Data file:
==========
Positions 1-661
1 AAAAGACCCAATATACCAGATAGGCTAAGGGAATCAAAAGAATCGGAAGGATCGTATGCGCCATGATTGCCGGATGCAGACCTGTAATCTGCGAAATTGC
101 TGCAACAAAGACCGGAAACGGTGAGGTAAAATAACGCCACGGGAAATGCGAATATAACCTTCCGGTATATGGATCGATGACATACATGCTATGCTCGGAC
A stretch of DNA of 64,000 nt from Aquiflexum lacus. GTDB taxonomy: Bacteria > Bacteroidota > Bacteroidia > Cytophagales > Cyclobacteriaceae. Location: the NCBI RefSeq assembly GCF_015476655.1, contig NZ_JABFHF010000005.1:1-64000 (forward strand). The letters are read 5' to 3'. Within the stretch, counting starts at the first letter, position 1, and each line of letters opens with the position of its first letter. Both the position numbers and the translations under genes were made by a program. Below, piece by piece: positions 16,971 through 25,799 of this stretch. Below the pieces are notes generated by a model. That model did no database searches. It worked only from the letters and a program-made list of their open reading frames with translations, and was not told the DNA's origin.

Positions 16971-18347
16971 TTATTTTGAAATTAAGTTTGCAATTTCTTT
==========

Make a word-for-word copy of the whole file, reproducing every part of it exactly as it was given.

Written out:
Positions 1-661
1 AAAAGACCCAATATACCAGATAGGCTAAGGGAATCAAAAGAATCGGAAGGATCGTATGCGCCATGATTGCCGGATGCAGACCTGTAATCTGCGAAATTGC
101 TGCAACAAAGACCGGAAACGGTGAGGTAAAATAACGCCACGGGAAATGCGAATATAACCTTCCGGTATATGGATCGATGACATACATGCTATGCTCGGAC
A stretch of DNA of 64,000 nt from Aquiflexum lacus. GTDB taxonomy: Bacteria > Bacteroidota > Bacteroidia > Cytophagales > Cyclobacteriaceae. Location: the NCBI RefSeq assembly GCF_015476655.1, contig NZ_JABFHF010000005.1:1-64000 (forward strand). The letters are read 5' to 3'. Within the stretch, counting starts at the first letter, position 1, and each line of letters opens with the position of its first letter. Both the position numbers and the translations under genes were made by a program. Below, piece by piece: positions 16,971 through 25,799 of this stretch. Below the pieces are notes generated by a model. That model did no database searches. It worked only from the letters and a program-made list of their open reading frames with translations, and was not told the DNA's origin.

Positions 16971-18347
16971 TTATTTTGAAATTAAGTTTGCAATTTCTTT